“If I am thirsty I have to wait until someone can get me some water. If I need the toilet, I can't go until someone can assist me.

 What is ME (myalgic encephalomyelitis) and what are the signs and symptoms?  

ME (myalgic encephalomyelitis) is also known as chronic fatigue syndrome (CFS. It is a long-term illness with a wide range of symptoms. The most common symptom is extreme tiredness.  

ME can affect anyone, including children, but is more common in women, and tends to develop between your mid-20s and mid-40s.  

As well as extreme tiredness, people may have other symptoms, including:

– sleep problems,
– muscle or joint pain,
– headaches,
– a sore throat or sore glands that aren't swollen,
– problems thinking, remembering or concentrating,
– flu-like symptoms,
– feeling dizzy or sick,
– fast or irregular heartbeats (heart palpitations).

Source: NHS  

“If I want a wash, someone else has to wash my body for me. For three years I was unable to brush my own teeth and I had to use a hoist to leave my bed.

“There have points when I have been unable to feed myself, lift my water cup or even speak.

“There are mornings when I wake up and have no idea how I'm going to make it through the day.

“A day which involves the most basic of tasks like simply eating.”

Laura told Sun Online she wishes her illness was taken more seriously and that more funding was invested in research to help find a cure.

Less than £1 is spent by the government on each ME patient each year.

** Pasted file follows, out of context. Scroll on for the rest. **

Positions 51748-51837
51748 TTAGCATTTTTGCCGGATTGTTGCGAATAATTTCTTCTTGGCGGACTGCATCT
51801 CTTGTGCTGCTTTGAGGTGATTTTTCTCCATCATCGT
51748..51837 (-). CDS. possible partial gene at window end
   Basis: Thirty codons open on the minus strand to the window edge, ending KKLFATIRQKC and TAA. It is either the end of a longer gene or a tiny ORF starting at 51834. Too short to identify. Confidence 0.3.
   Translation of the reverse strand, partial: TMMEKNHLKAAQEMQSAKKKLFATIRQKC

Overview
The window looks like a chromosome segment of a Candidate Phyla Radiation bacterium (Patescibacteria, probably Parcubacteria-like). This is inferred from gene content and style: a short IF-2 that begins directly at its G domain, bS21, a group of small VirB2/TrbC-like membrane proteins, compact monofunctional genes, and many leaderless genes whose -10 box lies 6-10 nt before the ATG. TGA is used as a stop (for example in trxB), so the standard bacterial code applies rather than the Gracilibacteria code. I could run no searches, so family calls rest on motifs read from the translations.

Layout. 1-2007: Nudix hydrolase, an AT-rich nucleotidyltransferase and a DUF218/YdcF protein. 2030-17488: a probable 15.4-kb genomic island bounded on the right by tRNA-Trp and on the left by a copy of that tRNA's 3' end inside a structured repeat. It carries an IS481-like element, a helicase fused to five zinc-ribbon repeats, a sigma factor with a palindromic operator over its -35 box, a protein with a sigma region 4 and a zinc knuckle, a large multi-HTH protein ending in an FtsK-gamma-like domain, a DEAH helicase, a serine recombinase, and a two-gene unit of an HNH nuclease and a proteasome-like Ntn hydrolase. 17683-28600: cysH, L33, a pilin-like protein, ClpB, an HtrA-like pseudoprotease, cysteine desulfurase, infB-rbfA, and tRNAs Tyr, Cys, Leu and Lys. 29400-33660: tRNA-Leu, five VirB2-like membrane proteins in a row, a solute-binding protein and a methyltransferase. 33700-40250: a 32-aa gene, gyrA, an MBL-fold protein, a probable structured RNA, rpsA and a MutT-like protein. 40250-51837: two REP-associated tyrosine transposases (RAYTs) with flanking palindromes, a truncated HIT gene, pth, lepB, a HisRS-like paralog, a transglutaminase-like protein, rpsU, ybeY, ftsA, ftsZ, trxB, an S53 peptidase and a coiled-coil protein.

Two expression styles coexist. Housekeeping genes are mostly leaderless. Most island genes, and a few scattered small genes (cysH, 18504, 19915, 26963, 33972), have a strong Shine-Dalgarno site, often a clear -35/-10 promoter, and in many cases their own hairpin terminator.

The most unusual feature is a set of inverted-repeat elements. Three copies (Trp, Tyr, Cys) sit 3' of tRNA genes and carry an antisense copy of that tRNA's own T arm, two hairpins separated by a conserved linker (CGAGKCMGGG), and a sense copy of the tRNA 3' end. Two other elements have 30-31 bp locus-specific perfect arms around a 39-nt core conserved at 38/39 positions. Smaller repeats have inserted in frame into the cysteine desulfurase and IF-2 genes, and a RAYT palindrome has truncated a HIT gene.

Laura with her family who have to care for her now she is barely able to walk or look after herself
Laura can't wash herself and sometimes can be so ill she can't speak or eat

She said: “The worst thing is that there are people who are suffering even more than I am.

“People who haven’t seen the outside world for years, decades even, are unable to communicate and have to be tube fed.

“One of my best friends has had severe ME for 23 years. She also happens to be the kindest and strongest person I know.

“But unless something drastically changes for people with ME, in the way of research and awareness, we will never have the chance to meet.”

The ME Association is at the forefront of improving access to care, treatment and research and removing the disease’s stigma.

Dr Charles Shepherd, medical adviser to the ME Association, said:

“There are thousands of people in the UK with Severe ME, which is a truly devastating disease.

“The nature of the illness means patients are hidden away behind closed curtains and desperate not to be forgotten about.

“We urgently need more funding for research into treatments for ME so people like Laura can have hope of reclaiming their lives.”

For more information on ME, or to support research through donations, visit

The ME Association greatly appreciates every person with M.E. who comes forward to offer us their stories or to share their experiences. We are always on the look out for more especially from those able to send photos as well.

Talking about Real People with M.E. is arguably one of the best ways we have of raising awareness and it can help to bring us closer together as a community.

If you would like us to consider your story for future press releases, news-media articles, guest blogs on our website, social media posts, or ME Essential magazine; then please contact either: or

The ME Association

Real People. Real Disease. Real M.E.

We are a national charity working hard to make the UK a better place for people whose lives have been devastated by an often-misunderstood neurological disease.

If you would like to support our efforts and help ensure we can inform, support, advocate and invest in biomedical research, then please donate today.